- Watch your alcohol intake. 70% of college students admit to engaging in sexual activity they wouldn't normally engage in because they were drinking.
- Always use a condom and/or dental dam. Carry them with you and refuse to have any kind of sexual relations with your potential partner if they don't agree to using them.
- If you choose to "hook up," be careful of who it's with. Spring break is a great time for would-be assailants to prey on unsuspecting, drinking college students. Make sure your friends see the person, know his/her name, and where you are going.
- Trust your instincts - if it feels uncomfortable, don't do it! Spring break is much more enjoyable without regrets for what you did the night before.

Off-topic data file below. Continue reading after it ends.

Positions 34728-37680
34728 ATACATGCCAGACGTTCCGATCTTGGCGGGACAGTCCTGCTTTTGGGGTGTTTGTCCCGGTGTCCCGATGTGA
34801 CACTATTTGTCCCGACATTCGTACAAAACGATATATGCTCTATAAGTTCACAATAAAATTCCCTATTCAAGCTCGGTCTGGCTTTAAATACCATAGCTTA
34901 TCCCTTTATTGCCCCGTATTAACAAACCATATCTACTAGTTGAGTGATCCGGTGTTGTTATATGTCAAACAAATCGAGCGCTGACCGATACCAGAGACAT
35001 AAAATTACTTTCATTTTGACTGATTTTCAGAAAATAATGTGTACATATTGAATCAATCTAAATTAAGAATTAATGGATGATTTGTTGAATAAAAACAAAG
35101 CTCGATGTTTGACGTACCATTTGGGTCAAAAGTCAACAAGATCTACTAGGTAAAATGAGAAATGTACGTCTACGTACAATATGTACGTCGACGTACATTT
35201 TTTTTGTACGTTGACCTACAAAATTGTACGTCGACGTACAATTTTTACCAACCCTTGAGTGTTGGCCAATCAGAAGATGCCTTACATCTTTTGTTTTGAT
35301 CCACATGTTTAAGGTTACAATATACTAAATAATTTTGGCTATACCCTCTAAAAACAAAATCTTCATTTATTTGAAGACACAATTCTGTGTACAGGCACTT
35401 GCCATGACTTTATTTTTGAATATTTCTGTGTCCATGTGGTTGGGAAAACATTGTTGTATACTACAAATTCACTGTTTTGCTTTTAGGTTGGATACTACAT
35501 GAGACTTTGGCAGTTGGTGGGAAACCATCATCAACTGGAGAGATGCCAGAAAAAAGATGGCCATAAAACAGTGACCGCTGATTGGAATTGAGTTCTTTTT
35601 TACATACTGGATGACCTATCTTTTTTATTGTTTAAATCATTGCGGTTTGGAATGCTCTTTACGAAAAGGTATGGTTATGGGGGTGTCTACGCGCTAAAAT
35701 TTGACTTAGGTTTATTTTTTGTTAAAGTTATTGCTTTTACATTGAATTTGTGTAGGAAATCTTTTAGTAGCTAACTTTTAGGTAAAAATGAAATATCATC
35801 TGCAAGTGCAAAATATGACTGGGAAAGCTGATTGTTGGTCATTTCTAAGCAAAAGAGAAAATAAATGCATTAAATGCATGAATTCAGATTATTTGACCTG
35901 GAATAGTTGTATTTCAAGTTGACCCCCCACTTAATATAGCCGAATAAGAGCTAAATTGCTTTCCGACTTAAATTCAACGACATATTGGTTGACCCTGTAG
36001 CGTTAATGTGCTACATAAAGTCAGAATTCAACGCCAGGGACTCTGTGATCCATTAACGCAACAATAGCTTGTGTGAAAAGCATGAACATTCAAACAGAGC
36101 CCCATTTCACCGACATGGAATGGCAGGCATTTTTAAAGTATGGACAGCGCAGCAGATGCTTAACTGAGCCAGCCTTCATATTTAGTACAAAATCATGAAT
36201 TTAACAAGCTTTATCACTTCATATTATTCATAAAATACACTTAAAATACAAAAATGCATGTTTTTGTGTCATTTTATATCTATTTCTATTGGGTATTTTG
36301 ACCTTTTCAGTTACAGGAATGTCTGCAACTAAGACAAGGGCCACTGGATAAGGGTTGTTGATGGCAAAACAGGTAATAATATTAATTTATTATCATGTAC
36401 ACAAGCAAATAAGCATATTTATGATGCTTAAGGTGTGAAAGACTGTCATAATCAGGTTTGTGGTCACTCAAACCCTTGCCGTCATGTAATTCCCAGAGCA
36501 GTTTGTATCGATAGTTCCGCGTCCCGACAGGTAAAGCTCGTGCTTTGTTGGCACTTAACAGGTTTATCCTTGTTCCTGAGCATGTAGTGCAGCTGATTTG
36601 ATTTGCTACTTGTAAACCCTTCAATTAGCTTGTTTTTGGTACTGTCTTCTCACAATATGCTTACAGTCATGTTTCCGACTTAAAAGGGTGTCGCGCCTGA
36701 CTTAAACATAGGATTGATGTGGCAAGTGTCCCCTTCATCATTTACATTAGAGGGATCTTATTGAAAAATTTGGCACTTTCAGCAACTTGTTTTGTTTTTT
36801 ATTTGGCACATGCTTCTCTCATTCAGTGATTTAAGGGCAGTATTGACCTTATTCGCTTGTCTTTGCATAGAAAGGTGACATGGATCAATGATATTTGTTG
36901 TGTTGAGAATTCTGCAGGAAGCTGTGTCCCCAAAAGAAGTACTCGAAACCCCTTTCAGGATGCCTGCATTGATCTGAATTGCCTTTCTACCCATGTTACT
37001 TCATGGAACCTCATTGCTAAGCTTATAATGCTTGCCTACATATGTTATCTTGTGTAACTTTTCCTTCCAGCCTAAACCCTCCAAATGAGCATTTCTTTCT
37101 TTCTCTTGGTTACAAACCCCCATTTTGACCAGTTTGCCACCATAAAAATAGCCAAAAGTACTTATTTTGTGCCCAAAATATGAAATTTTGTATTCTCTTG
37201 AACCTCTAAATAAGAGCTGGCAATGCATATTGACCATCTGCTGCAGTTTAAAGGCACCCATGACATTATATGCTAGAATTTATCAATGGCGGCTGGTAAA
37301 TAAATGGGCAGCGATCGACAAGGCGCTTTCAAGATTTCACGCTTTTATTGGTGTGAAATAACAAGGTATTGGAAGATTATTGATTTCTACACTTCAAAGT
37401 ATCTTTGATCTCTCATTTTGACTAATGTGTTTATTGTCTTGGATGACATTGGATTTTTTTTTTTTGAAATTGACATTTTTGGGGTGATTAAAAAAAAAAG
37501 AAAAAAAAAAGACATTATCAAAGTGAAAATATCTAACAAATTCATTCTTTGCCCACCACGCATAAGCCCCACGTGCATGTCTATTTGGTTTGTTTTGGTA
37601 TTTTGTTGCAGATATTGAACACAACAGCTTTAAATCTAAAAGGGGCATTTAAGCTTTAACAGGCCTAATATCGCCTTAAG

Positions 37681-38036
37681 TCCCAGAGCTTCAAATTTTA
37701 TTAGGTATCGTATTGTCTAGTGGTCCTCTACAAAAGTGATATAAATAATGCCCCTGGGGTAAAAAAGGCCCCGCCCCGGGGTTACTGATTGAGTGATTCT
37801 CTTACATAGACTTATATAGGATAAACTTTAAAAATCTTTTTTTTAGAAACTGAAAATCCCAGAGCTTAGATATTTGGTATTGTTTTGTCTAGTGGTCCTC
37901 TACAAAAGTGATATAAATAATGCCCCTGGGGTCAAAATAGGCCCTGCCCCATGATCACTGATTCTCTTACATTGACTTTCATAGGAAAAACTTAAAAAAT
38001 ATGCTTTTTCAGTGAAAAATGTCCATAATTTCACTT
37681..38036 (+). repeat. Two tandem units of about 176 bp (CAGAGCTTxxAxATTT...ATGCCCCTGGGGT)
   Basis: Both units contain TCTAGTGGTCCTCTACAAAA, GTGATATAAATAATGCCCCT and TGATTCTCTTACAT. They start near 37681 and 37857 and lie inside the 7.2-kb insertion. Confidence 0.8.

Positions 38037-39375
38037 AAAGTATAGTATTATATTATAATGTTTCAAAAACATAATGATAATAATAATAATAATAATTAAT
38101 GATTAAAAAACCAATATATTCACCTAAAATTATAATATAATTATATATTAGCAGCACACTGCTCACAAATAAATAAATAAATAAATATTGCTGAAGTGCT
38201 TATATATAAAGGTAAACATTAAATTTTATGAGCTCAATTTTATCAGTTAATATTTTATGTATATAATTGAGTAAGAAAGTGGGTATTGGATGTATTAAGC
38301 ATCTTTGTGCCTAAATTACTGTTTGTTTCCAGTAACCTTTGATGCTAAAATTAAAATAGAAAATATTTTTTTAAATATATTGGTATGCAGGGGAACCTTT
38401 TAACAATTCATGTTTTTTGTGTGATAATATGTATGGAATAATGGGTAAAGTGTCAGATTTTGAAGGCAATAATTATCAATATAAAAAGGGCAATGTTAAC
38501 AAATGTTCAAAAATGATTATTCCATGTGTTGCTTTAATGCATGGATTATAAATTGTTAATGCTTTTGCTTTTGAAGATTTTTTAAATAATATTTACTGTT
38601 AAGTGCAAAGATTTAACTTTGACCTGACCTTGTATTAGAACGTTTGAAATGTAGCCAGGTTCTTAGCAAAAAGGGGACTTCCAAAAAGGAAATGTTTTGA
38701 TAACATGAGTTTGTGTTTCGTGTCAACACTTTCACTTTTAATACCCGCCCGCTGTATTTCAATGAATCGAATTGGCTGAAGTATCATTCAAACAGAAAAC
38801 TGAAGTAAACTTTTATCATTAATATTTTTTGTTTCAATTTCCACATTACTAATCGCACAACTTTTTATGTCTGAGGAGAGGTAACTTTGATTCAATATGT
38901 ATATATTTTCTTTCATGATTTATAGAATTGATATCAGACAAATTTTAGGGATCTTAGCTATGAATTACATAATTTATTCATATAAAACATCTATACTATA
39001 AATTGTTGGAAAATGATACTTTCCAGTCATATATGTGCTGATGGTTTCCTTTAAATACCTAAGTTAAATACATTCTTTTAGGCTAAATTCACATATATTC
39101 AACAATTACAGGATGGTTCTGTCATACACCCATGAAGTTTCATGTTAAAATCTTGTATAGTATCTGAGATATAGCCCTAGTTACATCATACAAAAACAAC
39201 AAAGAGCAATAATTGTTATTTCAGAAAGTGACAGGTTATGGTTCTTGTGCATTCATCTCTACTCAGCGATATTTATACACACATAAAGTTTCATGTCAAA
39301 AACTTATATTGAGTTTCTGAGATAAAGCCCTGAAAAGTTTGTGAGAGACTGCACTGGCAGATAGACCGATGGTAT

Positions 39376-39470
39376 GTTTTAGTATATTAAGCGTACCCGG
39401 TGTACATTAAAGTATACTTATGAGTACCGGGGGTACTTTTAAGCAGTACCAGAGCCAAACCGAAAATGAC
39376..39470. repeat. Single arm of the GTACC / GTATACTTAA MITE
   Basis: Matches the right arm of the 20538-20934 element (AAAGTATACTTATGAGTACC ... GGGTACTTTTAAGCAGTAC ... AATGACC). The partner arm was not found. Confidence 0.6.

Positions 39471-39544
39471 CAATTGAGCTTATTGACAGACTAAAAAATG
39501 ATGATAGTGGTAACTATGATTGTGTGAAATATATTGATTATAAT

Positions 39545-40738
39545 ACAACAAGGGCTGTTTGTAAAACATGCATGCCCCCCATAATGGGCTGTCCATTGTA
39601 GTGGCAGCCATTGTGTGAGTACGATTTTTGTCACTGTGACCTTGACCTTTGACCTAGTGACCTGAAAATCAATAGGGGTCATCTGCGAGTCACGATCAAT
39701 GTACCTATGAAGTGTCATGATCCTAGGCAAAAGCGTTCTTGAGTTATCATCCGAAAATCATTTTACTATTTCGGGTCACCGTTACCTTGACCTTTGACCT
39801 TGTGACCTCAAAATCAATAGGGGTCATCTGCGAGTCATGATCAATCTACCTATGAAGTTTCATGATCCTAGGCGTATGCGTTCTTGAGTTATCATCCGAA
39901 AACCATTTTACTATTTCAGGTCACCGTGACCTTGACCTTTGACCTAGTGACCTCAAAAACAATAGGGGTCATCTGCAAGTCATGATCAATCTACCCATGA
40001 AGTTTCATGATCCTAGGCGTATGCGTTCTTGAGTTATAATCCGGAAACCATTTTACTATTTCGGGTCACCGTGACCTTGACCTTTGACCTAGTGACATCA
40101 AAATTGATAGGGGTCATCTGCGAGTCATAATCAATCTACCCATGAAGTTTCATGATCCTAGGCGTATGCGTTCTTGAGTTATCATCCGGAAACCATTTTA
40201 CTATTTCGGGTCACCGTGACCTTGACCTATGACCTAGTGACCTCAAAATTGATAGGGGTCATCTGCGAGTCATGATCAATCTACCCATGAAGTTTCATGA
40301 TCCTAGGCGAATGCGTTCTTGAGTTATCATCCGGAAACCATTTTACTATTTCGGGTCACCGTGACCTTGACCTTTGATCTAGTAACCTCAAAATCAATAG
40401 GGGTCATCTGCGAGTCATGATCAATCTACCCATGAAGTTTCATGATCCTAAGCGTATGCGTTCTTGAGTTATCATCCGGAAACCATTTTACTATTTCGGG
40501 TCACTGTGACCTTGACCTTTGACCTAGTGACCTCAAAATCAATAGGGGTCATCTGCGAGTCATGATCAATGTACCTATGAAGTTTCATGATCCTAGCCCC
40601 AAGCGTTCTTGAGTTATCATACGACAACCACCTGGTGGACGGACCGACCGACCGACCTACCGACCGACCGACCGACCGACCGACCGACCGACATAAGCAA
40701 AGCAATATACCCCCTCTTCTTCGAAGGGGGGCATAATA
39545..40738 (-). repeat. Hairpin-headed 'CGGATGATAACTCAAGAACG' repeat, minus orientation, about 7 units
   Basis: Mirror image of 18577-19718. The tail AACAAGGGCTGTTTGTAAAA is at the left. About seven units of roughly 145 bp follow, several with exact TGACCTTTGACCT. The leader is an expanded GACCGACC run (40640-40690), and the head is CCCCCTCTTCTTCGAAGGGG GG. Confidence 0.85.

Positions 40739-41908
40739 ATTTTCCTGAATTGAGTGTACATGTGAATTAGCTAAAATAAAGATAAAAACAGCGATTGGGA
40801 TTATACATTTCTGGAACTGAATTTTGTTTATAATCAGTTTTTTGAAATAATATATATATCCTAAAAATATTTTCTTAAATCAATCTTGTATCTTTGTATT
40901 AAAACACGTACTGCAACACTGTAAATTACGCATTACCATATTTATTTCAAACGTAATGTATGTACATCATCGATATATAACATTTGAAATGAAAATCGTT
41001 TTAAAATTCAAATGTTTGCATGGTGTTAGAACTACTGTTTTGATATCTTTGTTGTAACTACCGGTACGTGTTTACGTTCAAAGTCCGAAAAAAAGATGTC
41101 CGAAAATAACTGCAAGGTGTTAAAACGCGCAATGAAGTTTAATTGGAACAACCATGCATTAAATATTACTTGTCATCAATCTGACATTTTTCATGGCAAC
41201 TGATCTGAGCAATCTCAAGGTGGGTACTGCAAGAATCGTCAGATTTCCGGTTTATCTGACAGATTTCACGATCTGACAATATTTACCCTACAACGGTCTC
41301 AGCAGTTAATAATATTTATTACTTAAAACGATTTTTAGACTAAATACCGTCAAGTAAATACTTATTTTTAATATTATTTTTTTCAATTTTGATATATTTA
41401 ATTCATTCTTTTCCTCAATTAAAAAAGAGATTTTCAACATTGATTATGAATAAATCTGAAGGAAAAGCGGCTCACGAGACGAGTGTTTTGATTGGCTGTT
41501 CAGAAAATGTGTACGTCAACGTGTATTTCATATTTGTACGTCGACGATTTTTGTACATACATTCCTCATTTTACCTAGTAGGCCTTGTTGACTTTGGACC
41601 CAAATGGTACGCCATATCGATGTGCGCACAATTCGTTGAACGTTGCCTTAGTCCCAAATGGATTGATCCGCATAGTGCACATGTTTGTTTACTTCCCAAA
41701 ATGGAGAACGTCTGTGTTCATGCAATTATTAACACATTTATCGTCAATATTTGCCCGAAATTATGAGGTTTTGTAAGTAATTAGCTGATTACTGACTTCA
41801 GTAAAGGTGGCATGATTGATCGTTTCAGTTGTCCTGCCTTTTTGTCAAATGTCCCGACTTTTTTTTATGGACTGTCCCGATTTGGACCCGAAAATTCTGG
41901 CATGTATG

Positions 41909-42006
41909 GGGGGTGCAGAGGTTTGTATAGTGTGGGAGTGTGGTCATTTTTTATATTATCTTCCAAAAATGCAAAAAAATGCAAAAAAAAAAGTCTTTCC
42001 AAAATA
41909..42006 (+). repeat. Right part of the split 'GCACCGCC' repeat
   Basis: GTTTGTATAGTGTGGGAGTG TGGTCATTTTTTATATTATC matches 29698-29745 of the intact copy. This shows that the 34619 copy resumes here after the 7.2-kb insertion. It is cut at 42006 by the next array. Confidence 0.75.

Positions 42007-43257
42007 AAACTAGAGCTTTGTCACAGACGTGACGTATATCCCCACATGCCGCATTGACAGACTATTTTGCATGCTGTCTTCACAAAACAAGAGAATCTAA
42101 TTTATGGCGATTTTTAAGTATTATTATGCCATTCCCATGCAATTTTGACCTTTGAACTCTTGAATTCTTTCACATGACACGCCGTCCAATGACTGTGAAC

Sun Safety Tips*
*These tips are important if you're going to the beach or hitting the slopes! Remember that snow, like water, increases reflection of the sun's rays and makes it easier for you to be sunburned. Follow these tips any time you are outdoors for maximum protection against sunburn.
- Wear sunscreen with a "sun protection factor" (SFP) of at least 15 (higher if you burn easily or are taking medications that increase risk of sunburn). Remember to reapply the sunscreen after swimming, sweating, and after the recommended time on the bottle. Wear sunscreen even if it is cloudy and definitely if you are doing any activity in the snow (skiing, snowboarding, etc.).
- Wear sunglasses. The FDA has implemented a system to help you decide which type of lens is best to bock out harmful UV rays A and B: